Early families all have tales of saving their possessions through burying them where they could, and families escaping by immersing themselves in streams of water tanks.
It is the terrible aftermath of the fires that swept these hills which gave this area its name “Blackburn Ridge”
The burning of the forest often left behind the charred remains of logs and black skeletons of trees which remained on these hills for years after.
The ex-soldiers who had received small blocks of land in payment of their service often had little interest in farming and they sold out.
Other farmers tried to scratch a living off these small blocks of land, but life was hard, and in the end they sold up and left.
The Bibbys bought up many of these smaller blocks and combined them into larger economic blocks – many of which are still farmed by Bibby descendants today.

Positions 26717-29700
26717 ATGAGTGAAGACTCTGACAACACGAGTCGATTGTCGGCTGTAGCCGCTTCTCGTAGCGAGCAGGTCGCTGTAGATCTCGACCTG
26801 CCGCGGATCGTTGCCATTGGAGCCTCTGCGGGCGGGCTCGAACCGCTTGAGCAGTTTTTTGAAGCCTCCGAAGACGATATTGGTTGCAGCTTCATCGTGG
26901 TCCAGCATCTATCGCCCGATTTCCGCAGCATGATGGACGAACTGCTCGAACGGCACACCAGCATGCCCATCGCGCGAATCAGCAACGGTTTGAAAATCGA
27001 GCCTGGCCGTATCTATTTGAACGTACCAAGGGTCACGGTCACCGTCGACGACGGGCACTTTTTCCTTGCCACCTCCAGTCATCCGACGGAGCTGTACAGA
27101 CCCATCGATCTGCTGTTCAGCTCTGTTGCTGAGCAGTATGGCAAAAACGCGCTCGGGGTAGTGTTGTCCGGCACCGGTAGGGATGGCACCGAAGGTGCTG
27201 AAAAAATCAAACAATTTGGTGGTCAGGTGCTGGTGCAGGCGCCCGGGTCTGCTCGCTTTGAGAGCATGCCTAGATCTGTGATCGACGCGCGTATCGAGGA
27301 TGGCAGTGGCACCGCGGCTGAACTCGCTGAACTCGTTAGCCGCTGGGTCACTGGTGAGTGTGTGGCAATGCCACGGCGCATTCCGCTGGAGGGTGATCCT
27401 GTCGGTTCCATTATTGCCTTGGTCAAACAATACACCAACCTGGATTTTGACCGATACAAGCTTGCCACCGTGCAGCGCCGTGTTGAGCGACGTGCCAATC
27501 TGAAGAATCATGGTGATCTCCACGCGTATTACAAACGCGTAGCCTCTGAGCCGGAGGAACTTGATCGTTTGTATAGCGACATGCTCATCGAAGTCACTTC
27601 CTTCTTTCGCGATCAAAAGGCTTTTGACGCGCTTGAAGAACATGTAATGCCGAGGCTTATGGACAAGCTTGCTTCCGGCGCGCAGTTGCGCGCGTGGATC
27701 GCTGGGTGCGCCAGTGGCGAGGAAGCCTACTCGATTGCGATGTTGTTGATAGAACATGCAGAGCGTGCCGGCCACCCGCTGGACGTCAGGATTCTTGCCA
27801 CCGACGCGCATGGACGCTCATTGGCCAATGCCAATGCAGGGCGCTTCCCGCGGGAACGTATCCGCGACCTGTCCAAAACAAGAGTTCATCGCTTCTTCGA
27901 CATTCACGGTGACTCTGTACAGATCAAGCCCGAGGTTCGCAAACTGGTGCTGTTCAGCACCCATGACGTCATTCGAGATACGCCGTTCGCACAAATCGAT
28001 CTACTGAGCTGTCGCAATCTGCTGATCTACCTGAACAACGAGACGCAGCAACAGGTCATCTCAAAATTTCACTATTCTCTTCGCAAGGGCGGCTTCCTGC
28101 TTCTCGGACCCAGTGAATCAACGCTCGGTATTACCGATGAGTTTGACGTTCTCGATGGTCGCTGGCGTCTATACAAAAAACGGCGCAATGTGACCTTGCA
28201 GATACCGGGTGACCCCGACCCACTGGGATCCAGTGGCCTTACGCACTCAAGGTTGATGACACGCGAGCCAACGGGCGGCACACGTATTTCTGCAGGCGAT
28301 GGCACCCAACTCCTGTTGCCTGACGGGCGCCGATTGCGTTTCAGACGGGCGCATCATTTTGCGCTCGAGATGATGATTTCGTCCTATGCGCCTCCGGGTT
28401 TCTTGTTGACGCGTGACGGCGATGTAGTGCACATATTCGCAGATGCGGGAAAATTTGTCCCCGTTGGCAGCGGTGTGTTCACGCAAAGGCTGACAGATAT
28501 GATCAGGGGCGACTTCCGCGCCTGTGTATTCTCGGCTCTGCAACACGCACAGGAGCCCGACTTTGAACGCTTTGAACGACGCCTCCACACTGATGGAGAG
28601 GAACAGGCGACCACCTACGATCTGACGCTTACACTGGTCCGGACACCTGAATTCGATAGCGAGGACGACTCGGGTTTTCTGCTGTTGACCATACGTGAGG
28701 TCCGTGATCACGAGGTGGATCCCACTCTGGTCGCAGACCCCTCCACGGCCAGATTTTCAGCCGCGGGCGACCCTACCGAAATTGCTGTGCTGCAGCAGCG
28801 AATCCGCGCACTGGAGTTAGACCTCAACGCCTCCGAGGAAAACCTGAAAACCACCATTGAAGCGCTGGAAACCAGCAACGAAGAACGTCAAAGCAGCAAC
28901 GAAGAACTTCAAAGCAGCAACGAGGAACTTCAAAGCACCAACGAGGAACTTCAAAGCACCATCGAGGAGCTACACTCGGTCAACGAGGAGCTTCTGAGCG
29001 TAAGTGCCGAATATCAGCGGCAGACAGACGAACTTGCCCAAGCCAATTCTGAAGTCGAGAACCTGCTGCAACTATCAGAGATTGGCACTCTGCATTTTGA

The Bibby Memorial Church
In 1911 the Bibby Memorial Church was built on Blackburn Ridge and in January 1912 it was dedicated.
The Edward Bibby responsible for building this church was the second son of Edward and Mary Bibby. This building was to provide a place of worship for the settlers as well as to provide a memorial to his parents.
The Bibby Memorial Church circa 1920
The Waiapu Church Gazette. Feb. 1, 1912 – Couresty of the National Library of New Zealand.
The dedication service for the church was taken by Bishop Alfred Averill.
Below is Kath Pullar’s talk given at the Bibby Memorial Church Carol Service 20th December 2009
My instructions were to say a few words about the church’s history. In 2011 we will celebrate its centennial. Nowadays it might seem a redundant building except as a family memorial.
But think back 100 hundred years ago – no fast cars to whip you down to Waipawa or Waipukurau – you rode or drove your horse or walked. There were more families in the area – small farms that have long since been absorbed into larger holdings.